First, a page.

Here is a response to that bald-faced lie. And here. What on earth did we do to deserve a political leader like this?
[UPDATE006]The BBC is very succinct about the reasons to not hold a referendum:
The Dutch cabinet has decided against holding a referendum on the EU's new Reform Treaty, amid fears the public would reject it at the polls.You got that right!
[UPDATE005] And there it is: A referendum is unnecessary and undesirable (mirror).
Three arguments played a decisive role for the cabinet in deciding not to hold a referendum. "In the first place, it is important that the new treaty has been stripped of every constitutional characteristic."[UPDATE004] An extensive report (in EN) on the Volkskrant op-ed by Bolkestein is up at EU referendum. Still no word from the cabinet (1400 hours local).
[Secondly,] "A referendum, in which one of the two possible outcomes would lead to a commission for the cabinet that cannot be carried out, is not credible."
Thirdly, "the outcome of the last referendum showed that a non-binding referendum in practice quickly acquires a binding character." Here the cabinet, in the wake of the Council of State, follows a creative argument. "If the government or parties in a House indicate they will follow the result of a referendum whatever happens, then a non-binding referendum cannot in this sense be spoken of. And a binding referendum is not possible without amending the Dutch constitution."
[UPDATE003] Ex EU-commissioner Frits Bolkestein: A second referendum would be consistent. The differences between the Constitution and the Turnip are too small.
If the government doesn't do this, people are bound to think: what the ladies and gentlemen politicians couldn't get through the front door, they are now pulling through the back door. It'll increase euro-cynicism
[UPDATE002] GeenStijl, anticipating the cabinet decision: "Mount your horses! We have been betrayed..."
[UPDATE001] The entire exchange between Second Chamber and prime minister regarding the Turnip and the possibillity of a referendum is now up on page II of KV. It is in Dutch, but I hope to be able to translate relevant portions later today.
Today is the day that the Dutch cabinet will discuss whether the Turnip will be the subject of a referendum or not. Things do not look all that bright. The Council of State has already advised the government that the Reform Treaty does not contain any constitutional elements and thus does not warrant a referendum. Or, so it is rumoured, since the actual advise is still confidential, for as long as the cabinet is studying it.
The Socialist Party is already preparing an 'initiative law' calling for a referendum, since the expectation is that the cabinet will come out against a referendum. But, as a Dutch 'letter to the editor' over at EU Referendum details, while this law may make it through Second Chamber (if the PvdA fraction keeps its word, which is always an uncertainty), in the senate, or First Chamber, the majority is held by CDA, VVD and Christian Union, who have all stated their opposition to a referendum.
Yesterday, during the second day of the 'General Considerations' after Budget Day (Prinsjesdag), there was a brief moment, where the PM, Jan-Peter Balkenende, saw his life made difficult by to opposites of the political spectrum: Jan Marijnissen of the SP and Geert Wilders from the PVV. The official accounts are nowhere to be found, so I have to go by memory here. When the official account is out, I will amend this post.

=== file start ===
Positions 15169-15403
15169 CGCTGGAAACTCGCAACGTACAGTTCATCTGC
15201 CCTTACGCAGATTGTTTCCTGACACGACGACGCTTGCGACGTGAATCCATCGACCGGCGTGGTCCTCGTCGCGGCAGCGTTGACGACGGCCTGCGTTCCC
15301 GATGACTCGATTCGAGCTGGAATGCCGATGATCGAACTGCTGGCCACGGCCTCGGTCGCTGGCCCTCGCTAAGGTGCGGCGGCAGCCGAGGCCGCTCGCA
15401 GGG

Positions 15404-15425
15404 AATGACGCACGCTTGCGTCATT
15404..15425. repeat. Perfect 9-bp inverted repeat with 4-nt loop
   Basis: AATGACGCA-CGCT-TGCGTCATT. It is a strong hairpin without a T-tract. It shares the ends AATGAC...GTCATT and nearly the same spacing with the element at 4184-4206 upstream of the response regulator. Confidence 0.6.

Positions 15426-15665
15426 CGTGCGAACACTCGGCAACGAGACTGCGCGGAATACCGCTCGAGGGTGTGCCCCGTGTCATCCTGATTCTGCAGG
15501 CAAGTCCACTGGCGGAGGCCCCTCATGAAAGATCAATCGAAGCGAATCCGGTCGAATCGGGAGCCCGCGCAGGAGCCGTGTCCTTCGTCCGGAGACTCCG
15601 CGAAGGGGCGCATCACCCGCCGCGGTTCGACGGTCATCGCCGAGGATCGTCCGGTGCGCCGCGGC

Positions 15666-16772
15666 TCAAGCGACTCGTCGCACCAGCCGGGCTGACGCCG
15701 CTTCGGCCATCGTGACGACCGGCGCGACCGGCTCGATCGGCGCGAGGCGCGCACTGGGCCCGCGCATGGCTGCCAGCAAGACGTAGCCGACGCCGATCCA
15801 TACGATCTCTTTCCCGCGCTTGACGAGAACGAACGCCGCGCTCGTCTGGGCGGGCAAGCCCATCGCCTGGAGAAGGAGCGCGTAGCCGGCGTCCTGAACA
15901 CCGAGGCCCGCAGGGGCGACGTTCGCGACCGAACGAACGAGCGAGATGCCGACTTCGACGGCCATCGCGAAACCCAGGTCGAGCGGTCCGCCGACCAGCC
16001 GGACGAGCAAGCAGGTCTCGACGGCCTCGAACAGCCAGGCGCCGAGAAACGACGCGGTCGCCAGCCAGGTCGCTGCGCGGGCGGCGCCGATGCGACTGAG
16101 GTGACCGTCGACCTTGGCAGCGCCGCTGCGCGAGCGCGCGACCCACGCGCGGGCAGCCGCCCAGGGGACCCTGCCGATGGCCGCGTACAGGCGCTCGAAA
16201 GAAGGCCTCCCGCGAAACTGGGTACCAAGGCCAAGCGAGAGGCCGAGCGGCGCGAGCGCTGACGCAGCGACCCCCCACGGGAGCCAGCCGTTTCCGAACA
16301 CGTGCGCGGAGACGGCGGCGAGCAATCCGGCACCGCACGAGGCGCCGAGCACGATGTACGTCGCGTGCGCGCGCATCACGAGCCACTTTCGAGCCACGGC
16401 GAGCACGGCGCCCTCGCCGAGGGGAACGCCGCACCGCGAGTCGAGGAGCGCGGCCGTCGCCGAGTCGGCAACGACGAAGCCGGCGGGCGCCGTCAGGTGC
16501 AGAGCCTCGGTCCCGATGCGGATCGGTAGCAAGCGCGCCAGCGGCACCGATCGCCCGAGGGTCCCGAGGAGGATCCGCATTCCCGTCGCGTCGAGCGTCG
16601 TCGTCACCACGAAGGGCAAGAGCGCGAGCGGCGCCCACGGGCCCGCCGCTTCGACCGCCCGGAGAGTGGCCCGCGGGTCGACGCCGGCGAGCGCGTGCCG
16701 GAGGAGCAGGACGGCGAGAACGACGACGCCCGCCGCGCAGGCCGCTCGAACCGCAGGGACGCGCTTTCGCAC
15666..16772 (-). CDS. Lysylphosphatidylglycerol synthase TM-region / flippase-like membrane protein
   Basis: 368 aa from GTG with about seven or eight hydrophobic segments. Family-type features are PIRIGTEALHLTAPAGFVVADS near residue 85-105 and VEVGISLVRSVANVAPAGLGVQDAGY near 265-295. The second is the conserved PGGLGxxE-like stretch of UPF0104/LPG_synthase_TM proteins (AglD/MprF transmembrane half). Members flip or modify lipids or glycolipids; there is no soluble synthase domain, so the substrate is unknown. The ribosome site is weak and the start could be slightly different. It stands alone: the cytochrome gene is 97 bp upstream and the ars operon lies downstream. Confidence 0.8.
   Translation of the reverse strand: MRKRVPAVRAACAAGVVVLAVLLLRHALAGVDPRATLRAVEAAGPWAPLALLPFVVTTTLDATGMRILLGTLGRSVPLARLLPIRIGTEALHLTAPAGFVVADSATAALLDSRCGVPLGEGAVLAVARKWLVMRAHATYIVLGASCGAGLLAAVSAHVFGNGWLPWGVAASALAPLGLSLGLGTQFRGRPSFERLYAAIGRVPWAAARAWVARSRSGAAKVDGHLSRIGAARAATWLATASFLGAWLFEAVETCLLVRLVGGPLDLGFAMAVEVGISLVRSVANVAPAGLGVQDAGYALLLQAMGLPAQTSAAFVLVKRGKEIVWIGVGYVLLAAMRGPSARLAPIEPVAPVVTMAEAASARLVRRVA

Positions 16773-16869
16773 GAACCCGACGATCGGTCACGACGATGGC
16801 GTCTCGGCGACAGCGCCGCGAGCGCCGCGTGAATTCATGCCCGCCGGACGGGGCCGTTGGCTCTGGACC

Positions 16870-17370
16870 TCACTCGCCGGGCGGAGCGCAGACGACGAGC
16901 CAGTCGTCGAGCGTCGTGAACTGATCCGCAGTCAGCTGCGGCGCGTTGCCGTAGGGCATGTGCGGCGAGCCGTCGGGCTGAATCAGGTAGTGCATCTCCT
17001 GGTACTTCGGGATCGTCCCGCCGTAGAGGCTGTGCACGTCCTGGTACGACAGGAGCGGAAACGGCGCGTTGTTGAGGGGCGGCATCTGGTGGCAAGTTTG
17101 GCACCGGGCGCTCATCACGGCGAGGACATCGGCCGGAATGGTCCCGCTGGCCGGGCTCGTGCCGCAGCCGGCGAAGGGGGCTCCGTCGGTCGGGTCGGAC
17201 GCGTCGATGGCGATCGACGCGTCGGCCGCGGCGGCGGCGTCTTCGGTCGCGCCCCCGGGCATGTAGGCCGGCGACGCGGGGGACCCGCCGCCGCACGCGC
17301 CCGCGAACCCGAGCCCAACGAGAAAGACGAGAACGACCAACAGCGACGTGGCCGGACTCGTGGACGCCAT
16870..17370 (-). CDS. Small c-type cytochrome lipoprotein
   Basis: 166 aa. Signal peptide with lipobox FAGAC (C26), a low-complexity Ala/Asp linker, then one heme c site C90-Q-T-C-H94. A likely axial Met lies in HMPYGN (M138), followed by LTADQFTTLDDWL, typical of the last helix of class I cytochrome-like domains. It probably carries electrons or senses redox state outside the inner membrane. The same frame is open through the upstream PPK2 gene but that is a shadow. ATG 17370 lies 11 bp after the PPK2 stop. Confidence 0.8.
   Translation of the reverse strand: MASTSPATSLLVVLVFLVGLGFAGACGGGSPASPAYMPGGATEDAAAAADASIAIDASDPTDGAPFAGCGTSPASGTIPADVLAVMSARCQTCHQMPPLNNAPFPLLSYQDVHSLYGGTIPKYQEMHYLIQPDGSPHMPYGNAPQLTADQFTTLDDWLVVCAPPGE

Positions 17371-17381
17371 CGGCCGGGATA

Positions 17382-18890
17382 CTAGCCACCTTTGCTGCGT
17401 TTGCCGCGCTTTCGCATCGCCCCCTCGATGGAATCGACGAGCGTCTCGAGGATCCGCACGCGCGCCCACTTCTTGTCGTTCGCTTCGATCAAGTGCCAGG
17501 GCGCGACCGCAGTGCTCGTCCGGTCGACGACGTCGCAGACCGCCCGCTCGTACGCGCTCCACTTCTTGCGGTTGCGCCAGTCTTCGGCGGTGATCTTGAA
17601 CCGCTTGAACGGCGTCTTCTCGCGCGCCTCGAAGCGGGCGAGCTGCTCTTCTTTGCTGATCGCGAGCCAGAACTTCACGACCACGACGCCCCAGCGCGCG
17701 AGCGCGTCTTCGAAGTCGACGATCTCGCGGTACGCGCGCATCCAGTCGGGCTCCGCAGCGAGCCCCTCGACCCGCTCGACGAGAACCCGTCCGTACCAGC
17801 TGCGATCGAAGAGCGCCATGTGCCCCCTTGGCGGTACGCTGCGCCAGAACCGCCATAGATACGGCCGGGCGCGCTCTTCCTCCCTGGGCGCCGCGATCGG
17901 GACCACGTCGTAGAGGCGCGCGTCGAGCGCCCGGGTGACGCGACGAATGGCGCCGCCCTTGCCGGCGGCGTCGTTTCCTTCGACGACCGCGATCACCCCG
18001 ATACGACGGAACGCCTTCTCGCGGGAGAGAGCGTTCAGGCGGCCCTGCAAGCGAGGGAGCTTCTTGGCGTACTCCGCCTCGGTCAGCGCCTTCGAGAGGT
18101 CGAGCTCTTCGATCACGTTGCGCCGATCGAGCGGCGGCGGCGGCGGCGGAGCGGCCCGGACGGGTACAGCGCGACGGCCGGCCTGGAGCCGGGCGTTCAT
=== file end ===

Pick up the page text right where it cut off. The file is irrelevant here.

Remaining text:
The PM started out with a pack of lies that should have made the blood boiling of everyone who watched. Maintaining that the Dutch 'No' had been done justice, the PM maintained that the new treaty will increase the power of national parliaments, the constitutional character had been abandoned (where did we hear that before) and that the power of the EU had been significantly curtailed.
Jan Marijnissen rather sardonically asked the PM how he had experienced the whole period leading up to and including the referendum of 2005. The PM, trying to put the best spin he could on the whole episode, stated he was glad the Dutch people had given off this clear signal and that the Dutch government had done the Dutch 'No' justice and <insert that tired europhile litany here>.... After which Marijnissen urged the PM, given the latters apparently positive experiences with a referendum, to come out in favour of a referendum.
At this point Geert Wilders interrupted, saying 'Let me put it more sharply: Don't you dare come out of the cabinet conference tomorrow with anything other then a referendum. Or you will have a big, big problem. And not only in this parliament' . Thus it seems that whatever the decision of the cabinet tomorrow, we will be in for a tumultuous period in political Netherlands.
The chances of a referendum are slim at best. Lately rumors as to the ambitions of our PM towards a high level EU job have become rather persistent, which would mean that he will do everything in his power to rescue his career prospects. The PvdA fraction is divided over the subject of a referendum, one part wanting to adhere to the coalition agreement (no referendum) while the other part wants to adhere to the PvdA manifesto (too, a referendum). This makes a majority in Second Chamber a rather iffy proposition.
On the other hand, the VVD seems to be somewhat wavering on the subject, especially since the noise from the great unwashed is getting more ominous with every day passing. With the turmoil that accompanied the Verdonk crisis in the VVD last week, this party will not want to be in a position where it will alienate even more voters. This might just yet become a close shave...